Is collaboration on the rise?

Since the pandemic, the collaboration business at Cisco has been lumpy, with a few good quarters but more where the business declined year-over-year. This quarter, collaboration posted a 3% gain, a positive sign. Like security, collaboration has been the victim of good products lacking strategy. but the leadership has spent the better part of the last three years rebuilding Webex to be cloud-native, infusing artificial intelligence and launching its cloud contact center offering. Now, the product is ready to go, and Cisco has many unique innovations coming, such as an AI-based codec that can deliver high-definition audio and video with up to 90% packet loss. Also, its willingness to partner with Microsoft Teams versus fighting it, seems to be adding to the collaboration tailwinds. I heard that the company closed many large deals at its recent WebexOne event, so growth may become the norm versus the exception.

Is Cisco finally firing on all cylinders?

One of the more interesting aspects of this quarter is that all the product areas showed year-over-year growth. Chief Financial Officer Scott Herren showed a slide where networking was up 10%, security 4%, collaboration 3%, Observability 21%, and Services was up 4%. This is meaningful, since I don’t remember when all product areas grew year-over-year. Historically, I’ve described Cisco as an eight-cylinder car with one cylinder that’s misfiring. Now, it appears all of them are firing. Webex has been retooled, the security suites and SiliconOne has been growing networking, and Splunk is on the horizon. I believe the one- to two-quarter slowdown is what management says it is – a period of time customers need to digest products. After that, I am expecting Cisco to hit the accelerator because it will have given time for the security and collaboration strategies to kick into the channel to complement a strong networking business.
The onslaught of press, research and perceived urgency has done little to prepare business and information technology leaders to deploy artificial intelligence-powered technologies. That’s according to the first Cisco AI Readiness Index, issued Tuesday. The company used a double-blind survey of over 8,000 business and IT leaders worldwide. The findings are alarming. Although 97% of the organizations say that the urgency around deploying AI tech has risen in the last six months, only 14% feel they’re prepared to deploy and utilize it. Liz Centoni, Cisco’s executive vice president and general manager of applications and chief strategy officer, noted that organizations are under intense pressure to execute and capitalize on the potential of AI. “To realize the benefit of AI-powered products and services,” she said, “companies need solutions that secure and observe their AI models and toolchains to ensure performance, secure sensitive data and systems, and deliver trustworthy and responsible AI outcomes.” This is consistent with my conversations with business and IT leaders. Since the launch of OpenAI LP’s ChatGPT, AI has hit the business world like Thor’s hammer and created intense pressure to embrace and leverage AI. One chief information officer of a major retailer told me that his leadership believes that if they are late to adopt AI, they will fall behind quickly and struggle to catch up, and that has created an unprecedented sense of urgency around AI. The risk, though, is that if AI is done wrong, it can create negative experiences. It was good to see Cisco try and quantify the gap between what companies want and how ready they are. Here are some of the key findings:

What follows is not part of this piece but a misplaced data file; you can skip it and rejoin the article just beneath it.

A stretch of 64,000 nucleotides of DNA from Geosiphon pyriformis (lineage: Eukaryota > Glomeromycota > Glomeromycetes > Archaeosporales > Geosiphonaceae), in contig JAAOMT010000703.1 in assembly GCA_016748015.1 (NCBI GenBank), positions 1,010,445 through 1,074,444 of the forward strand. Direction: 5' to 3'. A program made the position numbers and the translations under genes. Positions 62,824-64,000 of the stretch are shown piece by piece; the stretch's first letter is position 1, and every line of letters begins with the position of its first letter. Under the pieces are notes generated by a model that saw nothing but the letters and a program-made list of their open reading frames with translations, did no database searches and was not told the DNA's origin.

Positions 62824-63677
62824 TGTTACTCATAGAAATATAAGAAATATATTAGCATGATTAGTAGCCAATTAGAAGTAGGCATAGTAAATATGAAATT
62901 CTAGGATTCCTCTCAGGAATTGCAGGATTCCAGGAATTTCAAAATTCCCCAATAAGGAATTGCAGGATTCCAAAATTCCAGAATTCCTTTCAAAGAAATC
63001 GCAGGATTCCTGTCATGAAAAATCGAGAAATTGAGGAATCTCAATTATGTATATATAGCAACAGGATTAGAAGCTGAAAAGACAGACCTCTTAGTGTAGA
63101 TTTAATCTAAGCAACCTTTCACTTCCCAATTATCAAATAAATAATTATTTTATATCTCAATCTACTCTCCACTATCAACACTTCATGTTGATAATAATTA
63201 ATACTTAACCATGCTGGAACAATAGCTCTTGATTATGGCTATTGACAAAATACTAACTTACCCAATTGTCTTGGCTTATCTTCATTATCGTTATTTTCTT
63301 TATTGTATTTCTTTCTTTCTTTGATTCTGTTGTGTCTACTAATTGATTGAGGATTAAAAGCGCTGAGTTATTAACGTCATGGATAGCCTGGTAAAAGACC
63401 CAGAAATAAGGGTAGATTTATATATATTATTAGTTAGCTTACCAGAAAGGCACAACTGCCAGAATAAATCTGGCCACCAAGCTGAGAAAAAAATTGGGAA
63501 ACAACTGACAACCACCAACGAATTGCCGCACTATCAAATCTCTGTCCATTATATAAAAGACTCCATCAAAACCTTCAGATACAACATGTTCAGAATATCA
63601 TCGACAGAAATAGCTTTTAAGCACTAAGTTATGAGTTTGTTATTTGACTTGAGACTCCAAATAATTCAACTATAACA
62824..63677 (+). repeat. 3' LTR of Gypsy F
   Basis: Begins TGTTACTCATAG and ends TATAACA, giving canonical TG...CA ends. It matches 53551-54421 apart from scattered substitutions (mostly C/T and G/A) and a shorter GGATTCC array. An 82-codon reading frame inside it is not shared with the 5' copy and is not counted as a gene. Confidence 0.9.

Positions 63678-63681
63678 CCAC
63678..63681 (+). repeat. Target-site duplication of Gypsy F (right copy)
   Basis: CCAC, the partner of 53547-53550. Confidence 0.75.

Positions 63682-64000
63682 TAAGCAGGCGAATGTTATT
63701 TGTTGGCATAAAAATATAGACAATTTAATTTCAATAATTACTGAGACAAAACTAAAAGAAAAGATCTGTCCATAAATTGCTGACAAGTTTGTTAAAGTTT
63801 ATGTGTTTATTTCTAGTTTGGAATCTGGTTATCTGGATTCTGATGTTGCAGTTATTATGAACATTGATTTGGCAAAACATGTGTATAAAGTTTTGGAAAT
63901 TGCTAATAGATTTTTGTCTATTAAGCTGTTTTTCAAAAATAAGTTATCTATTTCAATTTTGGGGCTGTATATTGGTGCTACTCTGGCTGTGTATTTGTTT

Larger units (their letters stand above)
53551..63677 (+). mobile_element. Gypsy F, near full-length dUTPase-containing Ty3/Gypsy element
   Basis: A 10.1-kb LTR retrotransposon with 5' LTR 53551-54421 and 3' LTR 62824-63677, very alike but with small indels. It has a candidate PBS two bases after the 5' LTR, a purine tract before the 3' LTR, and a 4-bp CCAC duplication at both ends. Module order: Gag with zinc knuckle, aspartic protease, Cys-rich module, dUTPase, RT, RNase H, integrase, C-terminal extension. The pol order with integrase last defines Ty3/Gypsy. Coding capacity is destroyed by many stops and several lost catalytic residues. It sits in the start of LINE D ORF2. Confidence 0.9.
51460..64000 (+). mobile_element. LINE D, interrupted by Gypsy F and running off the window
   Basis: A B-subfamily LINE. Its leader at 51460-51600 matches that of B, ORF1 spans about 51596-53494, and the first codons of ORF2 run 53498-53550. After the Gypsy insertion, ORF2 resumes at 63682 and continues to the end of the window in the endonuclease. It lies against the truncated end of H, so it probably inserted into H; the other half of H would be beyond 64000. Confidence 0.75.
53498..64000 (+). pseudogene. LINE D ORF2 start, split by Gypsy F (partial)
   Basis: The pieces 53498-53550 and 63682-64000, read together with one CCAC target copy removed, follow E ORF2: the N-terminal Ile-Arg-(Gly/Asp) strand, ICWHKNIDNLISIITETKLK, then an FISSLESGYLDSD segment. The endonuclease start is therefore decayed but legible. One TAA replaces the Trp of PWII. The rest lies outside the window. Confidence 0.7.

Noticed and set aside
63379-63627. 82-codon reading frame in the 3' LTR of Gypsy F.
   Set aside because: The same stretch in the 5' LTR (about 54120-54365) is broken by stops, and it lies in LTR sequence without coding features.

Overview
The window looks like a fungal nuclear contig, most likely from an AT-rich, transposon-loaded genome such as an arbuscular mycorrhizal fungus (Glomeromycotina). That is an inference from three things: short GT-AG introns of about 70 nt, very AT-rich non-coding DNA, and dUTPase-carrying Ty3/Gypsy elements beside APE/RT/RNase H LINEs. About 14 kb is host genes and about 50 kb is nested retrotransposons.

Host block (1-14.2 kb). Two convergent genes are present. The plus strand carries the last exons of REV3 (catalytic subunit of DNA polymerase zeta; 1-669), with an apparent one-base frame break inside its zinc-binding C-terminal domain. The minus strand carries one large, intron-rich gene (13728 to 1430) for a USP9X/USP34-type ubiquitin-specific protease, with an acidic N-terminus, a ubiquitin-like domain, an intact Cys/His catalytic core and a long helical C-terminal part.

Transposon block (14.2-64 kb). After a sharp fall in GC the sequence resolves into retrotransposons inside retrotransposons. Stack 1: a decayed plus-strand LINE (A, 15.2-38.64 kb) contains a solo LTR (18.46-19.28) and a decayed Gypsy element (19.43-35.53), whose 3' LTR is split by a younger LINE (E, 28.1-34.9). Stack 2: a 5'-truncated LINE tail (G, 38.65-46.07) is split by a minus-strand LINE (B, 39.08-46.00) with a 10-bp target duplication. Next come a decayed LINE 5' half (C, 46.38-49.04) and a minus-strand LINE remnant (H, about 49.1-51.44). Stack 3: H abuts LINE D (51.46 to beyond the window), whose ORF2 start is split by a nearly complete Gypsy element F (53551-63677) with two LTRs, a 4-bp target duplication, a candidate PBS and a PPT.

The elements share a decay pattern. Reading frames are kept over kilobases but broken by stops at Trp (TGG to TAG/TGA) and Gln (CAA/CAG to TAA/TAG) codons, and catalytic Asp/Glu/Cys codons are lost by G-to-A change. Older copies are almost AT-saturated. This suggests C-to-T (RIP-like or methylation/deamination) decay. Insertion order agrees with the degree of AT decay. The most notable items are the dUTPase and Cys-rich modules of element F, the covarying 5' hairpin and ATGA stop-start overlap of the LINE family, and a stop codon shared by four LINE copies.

• Businesses are feeling the heat: 61% say they have just a year to implement their AI strategy before facing negative impact.
  • But they have a strategy: 95% of organizations say they have a well-defined AI strategy or are developing one.
  • Networks are lagging: Only 17% of organizations have flexible networks that can handle the complexity of AI.
  • Data is not ready: Data underlies AI operations, and 81% of those surveyed say they face siloed or fragmented data in their organization.
  • Talent is lacking: Although boards and leadership embrace AI (82% of both groups show high or moderate interest), 22% of middle managers have either limited or no receptiveness to AI. In addition, 31% of organizations say their employees resist or unwilling to embrace AI. And although 90% of organizations say they have invested in training, 29% are worried about finding the right talent.
  • Governance is off to a slow start: Cisco says that 76% of organizations don’t have broad AI policies — a must for wide acceptance and use of AI-based tools.